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Canadian province scouting for educational ties with Indian institutes

Canadian province scouting for educational ties with Indian institutes
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First Published: Tue, Jun 08 2010. 11 22 PM IST
Updated: Tue, Jun 08 2010. 11 22 PM IST
New Delhi: Canadian province of Saskatchewan is scouting for research collaborations in several fields including sustainable development and nuclear energy research with Indian varsities, Rob Norris, minister of advanced education, employment and labour of Saskatchewan said Tuesday.
“We are for collaborative partnership,” Norris told Mint in an interview, adding that they are open to nuclear energy research with Indian institutes. He said a consultative process that ended up in a report has highlighted the significance of nuclear energy research.
“We have put forward a proposal to our federal government. Waiting to hear back. We posses some expertise (in this field),” the provincial minister said underlining that the century old University of Saskatchewan (UoS) will be of great help.
Norris, who is currently touring India, is leading a team of educational institutes’ representatives. They have already visited several educational institutes including IIT-Madras, University of Madras, SRM University among others. The minister and his delegation have already met 20 educational players in an academic roundtable at the Canadian High Commission in New Delhi. Norris is scheduled to meet Indian prime minister’s scientific advisor Wednesday.
Norris said that as a state with huge repository of uranium, “there is a greater opportunity of collaboration in this area in the form of a bilateral basis between Canada and India. Some of the discussions are underway.”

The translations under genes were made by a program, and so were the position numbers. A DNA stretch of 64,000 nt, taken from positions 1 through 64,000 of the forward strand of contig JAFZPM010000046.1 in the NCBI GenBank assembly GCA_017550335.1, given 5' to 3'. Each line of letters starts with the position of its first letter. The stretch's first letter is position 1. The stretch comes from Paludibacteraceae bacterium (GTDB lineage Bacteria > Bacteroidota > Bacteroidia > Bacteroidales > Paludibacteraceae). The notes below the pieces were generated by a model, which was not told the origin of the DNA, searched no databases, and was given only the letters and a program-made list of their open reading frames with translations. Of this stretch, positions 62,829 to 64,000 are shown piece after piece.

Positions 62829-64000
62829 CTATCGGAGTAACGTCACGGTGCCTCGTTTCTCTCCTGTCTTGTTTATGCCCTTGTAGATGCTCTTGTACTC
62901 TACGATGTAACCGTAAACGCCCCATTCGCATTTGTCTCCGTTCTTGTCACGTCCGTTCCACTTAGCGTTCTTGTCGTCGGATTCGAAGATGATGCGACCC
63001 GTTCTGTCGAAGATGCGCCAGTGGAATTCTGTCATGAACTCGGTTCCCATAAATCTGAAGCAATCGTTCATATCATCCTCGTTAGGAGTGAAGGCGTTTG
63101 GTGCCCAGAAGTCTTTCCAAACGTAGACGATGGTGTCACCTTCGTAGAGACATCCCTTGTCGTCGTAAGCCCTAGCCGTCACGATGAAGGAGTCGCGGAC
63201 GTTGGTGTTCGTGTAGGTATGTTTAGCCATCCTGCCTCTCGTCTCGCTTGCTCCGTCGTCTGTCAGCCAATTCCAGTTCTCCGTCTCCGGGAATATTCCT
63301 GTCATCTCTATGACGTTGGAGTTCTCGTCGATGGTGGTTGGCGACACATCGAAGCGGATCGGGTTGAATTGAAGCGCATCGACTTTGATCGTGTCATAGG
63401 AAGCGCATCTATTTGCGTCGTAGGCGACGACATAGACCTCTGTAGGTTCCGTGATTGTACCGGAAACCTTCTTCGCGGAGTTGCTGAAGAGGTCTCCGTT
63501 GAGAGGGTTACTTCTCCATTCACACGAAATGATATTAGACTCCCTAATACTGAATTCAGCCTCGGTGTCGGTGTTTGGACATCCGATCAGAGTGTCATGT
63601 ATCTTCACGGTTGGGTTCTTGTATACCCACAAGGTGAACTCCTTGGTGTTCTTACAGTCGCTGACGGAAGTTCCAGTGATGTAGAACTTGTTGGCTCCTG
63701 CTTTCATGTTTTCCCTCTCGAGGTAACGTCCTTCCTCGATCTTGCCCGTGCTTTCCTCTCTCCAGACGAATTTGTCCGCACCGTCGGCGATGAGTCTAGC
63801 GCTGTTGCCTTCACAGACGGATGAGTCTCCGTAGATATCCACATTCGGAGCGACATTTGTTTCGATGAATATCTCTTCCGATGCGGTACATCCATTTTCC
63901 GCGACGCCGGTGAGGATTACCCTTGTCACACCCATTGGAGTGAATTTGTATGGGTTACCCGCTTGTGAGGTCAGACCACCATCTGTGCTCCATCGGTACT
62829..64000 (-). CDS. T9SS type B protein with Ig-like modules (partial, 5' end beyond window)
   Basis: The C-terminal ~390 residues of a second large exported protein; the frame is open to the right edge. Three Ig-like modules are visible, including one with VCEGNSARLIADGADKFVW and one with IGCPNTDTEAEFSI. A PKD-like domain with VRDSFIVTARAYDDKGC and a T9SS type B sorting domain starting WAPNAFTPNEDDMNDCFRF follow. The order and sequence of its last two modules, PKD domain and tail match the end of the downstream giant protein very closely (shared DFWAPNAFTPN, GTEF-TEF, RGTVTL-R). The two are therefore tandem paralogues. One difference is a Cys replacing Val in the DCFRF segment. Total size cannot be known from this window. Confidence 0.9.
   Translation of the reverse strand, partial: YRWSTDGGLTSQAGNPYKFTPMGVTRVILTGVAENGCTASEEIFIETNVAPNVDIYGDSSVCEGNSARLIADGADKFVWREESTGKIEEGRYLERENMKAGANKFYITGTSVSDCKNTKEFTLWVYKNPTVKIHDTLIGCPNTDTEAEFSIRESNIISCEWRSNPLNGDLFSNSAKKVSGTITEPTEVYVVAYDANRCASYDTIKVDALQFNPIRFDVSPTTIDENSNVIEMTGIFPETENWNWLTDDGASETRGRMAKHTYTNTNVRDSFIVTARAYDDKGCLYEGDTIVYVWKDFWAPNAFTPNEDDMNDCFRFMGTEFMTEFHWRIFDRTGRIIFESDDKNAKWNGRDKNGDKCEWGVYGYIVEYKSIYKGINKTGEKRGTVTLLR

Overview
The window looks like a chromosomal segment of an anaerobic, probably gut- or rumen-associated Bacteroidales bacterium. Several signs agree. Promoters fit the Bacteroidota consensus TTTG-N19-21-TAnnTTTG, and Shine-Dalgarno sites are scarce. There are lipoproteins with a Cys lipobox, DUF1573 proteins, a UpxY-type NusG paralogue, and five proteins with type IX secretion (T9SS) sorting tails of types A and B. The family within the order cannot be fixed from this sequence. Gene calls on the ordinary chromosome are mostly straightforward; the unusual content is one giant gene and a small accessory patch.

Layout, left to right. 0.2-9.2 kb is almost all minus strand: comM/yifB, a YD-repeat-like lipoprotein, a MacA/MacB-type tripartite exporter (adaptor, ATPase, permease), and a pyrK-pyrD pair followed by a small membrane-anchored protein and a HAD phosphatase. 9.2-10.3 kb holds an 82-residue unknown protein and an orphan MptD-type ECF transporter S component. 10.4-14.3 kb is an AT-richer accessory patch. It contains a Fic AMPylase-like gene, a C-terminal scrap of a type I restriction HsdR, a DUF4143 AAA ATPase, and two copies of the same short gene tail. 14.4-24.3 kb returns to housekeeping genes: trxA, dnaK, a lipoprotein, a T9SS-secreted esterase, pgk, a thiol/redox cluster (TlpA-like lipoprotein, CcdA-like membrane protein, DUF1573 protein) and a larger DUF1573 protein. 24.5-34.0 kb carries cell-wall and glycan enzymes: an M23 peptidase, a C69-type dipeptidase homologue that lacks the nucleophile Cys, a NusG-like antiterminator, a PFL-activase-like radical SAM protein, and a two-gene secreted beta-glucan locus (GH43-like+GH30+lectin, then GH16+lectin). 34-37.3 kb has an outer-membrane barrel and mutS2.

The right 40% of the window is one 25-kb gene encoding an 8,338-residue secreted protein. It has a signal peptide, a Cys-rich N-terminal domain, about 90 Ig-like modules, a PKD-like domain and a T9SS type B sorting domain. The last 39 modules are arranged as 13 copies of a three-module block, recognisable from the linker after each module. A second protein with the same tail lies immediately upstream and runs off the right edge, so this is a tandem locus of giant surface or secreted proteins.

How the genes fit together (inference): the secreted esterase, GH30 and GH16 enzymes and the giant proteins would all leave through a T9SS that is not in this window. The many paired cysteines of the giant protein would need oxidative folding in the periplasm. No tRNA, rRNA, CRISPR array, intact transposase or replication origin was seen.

He said that his province has already 30 educational agreements with Indian institutes and they are exploring further opportunities “in the filed of post-secondary education.”
David Hannah, associate vice president UoS said that his university and other educational institutes who are part of the ministerial delegation are looking for twining programmers with Indian institutes in the field of engineering, applied science, nutrition, sustainable development and climate change. There could be collaborative research in other fields like water toxicology, research on social impact of global warming etc.
Bob Schad, senior advisor in the University of Regina said his university has already some colaboration with TERI but they are quite interested about some tie up with TERI University in areas like Carbon control.
Hannah and Schad University of Regina believe that they can get more international students from India as well. “So far, Canada is out of the radar of Indian students as compared to the US, UK and Australia. In next few years, we hope to see a change in our favour,” Hannah added. The Canadian province is getting around 400 Indian students every year.
When asked if they have any plan to open campus in India as the Indian government is trying to bring in foreign educational institutes, Hannah told that most of the Canadian institutes are government run.
“You need a lot of finance but our institutes are facing a crunch. Moreover, India wants that all profit generated from the Indian campuses must be invested in India is not a good revenue model for us,” said the associate vice president but sounded upbeat about collaborative research with India.
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First Published: Tue, Jun 08 2010. 11 22 PM IST